The audience raised all kinds of other issues. Who will be the gatekeepers of the information? What of empathy? What of judgment? Richard Susskind said that the question of judgment was the wrong question (oh dear!), and the proper one to ask was ‘can computers handle uncertainty?’. I have difficulty with the doctrine of ‘the wrong question’, but in this case I see what he means; there is a necessity to think about what we really want to know when we ask a question. Ideally I am supposed to be at events like this to observe and to report and to review, but sometimes I just can’t resist sticking my hand up and asking a question. Mine related to critical review of the information available via computer systems: both Susskinds are academics, they will have had their work peer-reviewed, and once it is published it is open to challenge from others in the same field. I had not heard the concept of ‘critical review’ carried forward into their vision of how the future is turning out, so where in this vision does the testing of the accuracy of the information come in, given that an algorithm will pull in so much information from so many sources? They replied that firstly the process of ‘peer review’ is in the hands of people who ‘have a stake in the game’ (agreed!), that challenge and debate within the community/ies of online users will outstrip the professional peers, and that ‘communities of experience’ will develop which will be both more powerful and more transparent.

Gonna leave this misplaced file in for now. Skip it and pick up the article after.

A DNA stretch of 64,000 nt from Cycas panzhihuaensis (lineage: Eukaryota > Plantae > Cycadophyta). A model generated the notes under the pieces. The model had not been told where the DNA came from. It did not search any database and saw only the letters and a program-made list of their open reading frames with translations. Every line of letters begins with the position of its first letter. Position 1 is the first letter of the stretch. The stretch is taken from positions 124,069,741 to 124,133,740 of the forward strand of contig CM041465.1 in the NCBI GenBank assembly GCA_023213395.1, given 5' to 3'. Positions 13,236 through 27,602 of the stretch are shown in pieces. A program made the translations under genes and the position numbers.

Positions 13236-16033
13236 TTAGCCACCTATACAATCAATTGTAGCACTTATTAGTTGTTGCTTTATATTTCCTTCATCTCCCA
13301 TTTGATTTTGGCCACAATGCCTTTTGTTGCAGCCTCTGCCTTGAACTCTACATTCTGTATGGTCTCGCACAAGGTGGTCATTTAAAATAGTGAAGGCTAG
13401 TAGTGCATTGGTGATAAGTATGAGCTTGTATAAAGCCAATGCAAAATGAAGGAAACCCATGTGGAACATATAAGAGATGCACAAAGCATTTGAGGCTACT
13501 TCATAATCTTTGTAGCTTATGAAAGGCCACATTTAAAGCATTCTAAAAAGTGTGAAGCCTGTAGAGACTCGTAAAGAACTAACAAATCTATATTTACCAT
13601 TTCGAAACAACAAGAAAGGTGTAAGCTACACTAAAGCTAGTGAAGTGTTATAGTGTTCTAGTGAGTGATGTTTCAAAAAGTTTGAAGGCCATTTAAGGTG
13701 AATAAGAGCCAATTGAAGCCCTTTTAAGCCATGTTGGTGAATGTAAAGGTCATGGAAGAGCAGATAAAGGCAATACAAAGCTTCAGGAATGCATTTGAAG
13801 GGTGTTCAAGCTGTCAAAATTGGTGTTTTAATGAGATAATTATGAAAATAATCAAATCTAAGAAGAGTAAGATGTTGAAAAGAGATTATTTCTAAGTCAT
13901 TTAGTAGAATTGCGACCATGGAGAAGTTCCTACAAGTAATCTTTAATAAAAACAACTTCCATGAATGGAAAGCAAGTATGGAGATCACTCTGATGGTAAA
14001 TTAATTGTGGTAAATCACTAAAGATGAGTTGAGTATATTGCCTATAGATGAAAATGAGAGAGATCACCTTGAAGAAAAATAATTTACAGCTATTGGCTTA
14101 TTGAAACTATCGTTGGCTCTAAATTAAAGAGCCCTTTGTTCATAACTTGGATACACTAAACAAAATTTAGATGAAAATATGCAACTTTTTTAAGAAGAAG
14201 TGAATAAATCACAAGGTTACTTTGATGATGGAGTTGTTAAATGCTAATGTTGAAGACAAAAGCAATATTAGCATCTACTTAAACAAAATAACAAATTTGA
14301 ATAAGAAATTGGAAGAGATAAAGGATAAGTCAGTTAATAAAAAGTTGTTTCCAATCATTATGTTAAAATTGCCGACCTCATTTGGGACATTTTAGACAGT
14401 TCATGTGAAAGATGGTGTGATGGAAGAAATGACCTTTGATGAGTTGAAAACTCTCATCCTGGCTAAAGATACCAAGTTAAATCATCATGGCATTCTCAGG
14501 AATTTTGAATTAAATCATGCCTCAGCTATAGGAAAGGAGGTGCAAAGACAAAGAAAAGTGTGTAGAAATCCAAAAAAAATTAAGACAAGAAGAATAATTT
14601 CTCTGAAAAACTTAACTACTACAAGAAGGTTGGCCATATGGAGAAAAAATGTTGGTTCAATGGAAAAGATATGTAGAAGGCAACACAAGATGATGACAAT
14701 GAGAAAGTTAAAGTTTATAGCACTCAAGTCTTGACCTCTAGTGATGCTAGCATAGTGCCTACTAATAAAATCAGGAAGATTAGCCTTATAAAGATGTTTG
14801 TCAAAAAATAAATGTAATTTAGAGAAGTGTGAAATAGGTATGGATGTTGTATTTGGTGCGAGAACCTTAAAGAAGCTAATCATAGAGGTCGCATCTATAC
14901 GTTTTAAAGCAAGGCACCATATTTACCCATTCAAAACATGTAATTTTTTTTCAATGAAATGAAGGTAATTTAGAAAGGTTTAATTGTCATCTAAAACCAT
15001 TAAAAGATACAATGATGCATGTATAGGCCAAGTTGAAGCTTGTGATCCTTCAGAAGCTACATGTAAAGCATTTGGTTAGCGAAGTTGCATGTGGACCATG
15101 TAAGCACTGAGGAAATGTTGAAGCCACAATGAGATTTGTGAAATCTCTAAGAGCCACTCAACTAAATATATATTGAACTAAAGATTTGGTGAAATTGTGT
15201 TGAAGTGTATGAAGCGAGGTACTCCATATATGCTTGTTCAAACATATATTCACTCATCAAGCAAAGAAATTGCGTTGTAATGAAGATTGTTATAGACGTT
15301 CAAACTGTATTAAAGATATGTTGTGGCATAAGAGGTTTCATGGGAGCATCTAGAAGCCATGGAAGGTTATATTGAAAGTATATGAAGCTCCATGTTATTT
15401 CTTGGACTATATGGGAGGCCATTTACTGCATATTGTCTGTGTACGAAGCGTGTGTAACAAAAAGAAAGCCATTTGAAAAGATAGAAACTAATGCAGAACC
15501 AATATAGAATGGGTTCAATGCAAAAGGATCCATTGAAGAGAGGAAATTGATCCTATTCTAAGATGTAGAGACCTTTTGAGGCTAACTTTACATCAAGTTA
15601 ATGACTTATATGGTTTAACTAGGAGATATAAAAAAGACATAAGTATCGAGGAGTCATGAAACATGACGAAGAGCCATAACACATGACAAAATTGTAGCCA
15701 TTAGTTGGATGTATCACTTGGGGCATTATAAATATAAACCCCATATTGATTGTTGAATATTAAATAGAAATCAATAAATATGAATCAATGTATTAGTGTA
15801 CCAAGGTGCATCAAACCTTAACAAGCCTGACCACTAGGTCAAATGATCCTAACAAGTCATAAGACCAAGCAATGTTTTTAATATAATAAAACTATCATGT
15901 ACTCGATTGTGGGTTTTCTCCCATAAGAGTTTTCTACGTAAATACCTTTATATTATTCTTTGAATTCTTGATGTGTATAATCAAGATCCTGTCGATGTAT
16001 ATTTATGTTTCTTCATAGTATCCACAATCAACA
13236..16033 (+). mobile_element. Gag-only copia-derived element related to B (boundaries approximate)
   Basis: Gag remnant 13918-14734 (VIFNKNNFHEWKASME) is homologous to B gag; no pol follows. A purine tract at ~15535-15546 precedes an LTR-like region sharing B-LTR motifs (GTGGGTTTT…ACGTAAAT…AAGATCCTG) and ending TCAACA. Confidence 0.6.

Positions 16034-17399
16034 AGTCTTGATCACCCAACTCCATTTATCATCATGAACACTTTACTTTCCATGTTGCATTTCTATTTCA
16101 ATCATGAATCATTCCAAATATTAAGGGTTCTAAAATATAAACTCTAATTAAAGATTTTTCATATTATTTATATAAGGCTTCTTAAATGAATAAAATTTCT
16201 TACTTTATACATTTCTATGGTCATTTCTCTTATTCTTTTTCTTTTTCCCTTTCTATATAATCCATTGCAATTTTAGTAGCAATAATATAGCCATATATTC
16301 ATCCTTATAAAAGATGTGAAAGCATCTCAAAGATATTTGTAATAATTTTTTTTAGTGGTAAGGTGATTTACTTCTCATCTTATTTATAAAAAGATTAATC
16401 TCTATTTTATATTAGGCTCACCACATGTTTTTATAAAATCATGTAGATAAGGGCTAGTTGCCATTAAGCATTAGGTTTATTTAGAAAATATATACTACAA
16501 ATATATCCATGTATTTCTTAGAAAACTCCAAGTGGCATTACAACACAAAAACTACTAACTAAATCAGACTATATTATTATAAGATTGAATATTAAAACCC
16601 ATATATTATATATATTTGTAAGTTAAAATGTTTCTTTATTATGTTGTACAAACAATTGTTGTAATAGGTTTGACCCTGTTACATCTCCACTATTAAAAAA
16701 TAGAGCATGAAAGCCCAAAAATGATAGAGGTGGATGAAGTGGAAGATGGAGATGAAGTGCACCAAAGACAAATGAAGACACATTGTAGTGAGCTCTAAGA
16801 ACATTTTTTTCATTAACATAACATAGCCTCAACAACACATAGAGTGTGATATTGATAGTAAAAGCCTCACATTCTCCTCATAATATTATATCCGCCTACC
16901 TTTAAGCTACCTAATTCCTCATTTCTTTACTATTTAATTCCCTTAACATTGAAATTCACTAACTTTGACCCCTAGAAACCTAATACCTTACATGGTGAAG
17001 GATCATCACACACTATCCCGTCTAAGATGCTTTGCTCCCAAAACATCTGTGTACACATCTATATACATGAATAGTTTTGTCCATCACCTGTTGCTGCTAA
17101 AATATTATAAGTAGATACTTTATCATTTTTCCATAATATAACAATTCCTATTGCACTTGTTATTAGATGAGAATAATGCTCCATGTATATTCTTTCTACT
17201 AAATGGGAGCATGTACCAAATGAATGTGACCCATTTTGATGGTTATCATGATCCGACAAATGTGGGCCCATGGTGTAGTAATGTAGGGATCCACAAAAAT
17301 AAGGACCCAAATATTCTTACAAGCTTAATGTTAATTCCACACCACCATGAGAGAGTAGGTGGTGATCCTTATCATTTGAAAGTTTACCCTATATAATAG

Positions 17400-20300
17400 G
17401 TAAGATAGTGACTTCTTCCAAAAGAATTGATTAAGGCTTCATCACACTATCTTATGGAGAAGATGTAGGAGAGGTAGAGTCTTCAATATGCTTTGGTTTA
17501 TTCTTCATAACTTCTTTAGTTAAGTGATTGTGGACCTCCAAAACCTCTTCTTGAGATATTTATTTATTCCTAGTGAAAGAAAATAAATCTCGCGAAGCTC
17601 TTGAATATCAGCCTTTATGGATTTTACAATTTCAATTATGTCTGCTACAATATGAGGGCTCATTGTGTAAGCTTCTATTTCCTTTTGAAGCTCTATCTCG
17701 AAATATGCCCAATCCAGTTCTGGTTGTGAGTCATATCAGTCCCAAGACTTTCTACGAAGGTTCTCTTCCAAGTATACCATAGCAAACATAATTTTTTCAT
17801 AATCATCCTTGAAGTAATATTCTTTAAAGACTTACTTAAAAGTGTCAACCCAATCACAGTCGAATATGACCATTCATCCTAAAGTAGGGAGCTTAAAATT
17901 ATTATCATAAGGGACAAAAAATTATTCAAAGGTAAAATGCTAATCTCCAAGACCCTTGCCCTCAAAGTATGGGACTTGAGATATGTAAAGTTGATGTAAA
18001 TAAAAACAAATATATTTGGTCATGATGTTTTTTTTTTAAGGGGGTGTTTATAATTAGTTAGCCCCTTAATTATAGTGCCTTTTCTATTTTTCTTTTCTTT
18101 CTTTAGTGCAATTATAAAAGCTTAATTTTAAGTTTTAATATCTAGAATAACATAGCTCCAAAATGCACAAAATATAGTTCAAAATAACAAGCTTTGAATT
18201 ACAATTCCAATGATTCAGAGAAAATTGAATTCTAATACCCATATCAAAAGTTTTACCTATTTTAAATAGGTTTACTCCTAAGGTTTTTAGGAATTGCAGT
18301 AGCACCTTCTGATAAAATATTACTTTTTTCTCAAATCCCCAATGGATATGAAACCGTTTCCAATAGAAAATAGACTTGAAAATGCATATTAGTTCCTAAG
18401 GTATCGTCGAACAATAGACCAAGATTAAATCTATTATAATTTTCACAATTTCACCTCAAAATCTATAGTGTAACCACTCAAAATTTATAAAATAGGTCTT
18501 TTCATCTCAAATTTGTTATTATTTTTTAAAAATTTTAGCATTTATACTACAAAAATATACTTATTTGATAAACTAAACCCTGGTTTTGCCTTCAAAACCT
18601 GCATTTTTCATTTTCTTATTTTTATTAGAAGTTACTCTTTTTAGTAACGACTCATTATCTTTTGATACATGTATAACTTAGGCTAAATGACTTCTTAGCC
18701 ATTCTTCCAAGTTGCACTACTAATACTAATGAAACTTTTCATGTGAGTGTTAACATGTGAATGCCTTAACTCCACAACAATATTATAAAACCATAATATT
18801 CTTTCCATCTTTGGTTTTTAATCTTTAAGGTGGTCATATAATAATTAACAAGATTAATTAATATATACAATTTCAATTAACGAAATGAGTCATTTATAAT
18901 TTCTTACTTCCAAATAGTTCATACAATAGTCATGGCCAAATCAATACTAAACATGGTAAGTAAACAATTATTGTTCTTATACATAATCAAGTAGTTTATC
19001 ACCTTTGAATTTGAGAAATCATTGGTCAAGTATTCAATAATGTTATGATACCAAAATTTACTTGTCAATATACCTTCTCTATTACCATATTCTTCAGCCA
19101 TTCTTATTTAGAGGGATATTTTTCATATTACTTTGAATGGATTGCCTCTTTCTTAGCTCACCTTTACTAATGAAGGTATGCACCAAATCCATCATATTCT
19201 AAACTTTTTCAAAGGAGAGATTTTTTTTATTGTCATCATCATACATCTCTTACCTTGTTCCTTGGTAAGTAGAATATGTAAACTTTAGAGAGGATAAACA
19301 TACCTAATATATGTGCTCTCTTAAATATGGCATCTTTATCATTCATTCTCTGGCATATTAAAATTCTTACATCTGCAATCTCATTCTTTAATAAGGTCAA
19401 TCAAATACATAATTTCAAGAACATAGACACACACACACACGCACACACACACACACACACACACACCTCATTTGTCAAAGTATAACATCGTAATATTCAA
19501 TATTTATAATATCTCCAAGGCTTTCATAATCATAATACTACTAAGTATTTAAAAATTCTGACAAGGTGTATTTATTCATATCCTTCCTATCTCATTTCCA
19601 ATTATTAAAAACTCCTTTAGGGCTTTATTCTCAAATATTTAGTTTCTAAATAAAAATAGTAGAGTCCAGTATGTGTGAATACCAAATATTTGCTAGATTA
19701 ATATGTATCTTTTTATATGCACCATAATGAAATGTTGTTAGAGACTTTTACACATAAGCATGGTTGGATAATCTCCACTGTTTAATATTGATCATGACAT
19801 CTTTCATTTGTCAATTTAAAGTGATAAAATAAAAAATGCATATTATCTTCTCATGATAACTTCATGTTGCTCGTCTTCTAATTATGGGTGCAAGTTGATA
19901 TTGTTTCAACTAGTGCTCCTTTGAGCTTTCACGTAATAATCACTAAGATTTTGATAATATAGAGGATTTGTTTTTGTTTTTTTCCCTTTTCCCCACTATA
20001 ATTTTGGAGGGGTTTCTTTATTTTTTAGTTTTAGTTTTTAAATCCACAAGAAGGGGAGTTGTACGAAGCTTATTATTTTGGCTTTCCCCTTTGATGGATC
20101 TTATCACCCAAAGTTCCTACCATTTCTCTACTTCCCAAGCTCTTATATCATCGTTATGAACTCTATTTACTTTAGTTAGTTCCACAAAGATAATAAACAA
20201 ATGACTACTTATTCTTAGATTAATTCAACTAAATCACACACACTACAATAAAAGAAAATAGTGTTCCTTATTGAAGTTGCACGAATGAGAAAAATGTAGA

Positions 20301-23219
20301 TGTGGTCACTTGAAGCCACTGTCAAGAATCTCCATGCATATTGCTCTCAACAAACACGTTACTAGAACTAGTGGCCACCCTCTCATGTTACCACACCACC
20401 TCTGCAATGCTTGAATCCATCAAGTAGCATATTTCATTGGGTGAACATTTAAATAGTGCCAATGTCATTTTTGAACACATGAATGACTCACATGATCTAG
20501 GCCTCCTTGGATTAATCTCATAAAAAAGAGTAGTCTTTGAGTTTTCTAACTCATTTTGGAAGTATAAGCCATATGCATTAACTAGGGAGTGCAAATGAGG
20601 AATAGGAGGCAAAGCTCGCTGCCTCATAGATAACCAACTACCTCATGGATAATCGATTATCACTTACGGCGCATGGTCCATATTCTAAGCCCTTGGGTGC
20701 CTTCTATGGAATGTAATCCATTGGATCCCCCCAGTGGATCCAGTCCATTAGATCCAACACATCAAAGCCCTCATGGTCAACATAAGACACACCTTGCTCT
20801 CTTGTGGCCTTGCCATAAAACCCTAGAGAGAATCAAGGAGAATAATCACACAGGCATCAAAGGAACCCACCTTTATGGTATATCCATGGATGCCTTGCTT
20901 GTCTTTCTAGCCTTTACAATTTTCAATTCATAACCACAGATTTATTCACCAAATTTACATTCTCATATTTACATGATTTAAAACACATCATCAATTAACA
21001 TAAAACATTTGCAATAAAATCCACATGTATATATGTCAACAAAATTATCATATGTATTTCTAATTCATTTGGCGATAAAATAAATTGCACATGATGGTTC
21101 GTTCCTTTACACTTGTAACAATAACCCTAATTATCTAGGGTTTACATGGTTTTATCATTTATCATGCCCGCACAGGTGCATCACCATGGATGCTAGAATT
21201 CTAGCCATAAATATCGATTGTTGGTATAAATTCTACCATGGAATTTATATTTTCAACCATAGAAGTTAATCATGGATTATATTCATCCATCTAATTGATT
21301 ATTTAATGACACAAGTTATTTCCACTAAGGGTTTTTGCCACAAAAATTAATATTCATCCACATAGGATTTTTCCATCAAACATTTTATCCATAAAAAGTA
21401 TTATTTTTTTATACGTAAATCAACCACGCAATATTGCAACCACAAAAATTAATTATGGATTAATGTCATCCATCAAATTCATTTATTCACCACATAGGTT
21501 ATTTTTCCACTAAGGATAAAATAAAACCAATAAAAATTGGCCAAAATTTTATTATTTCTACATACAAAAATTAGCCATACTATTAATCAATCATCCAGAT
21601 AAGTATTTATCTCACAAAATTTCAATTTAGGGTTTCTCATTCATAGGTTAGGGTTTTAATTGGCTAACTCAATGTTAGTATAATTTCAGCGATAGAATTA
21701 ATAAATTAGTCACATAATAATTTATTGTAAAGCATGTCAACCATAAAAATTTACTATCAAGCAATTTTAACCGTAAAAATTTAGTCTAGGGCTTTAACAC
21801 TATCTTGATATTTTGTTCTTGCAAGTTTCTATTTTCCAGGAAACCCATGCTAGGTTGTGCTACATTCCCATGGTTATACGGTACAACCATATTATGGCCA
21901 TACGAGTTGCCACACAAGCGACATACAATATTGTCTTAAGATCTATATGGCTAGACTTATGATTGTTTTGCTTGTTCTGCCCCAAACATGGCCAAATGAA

Someone asked whether there was a future for politicians, given that even their expertise has been challenged in referenda etc. Earlier that day I had been to a photocall with Gordon Brown, the former PM, and afterwards observed him walking to the Baillie Gifford, with a small knot of suited men, to give his speech. The rarified bubble in which the technocrat-managerial caste exists was almost tangible! Even though the UK’s latest referendum was conducted with an apparent nullification of the ‘expert’, with no critical voice heeded that questioned (rather than denounced) the information being given, there seemed no barrier to that field of expertise being dismantled either.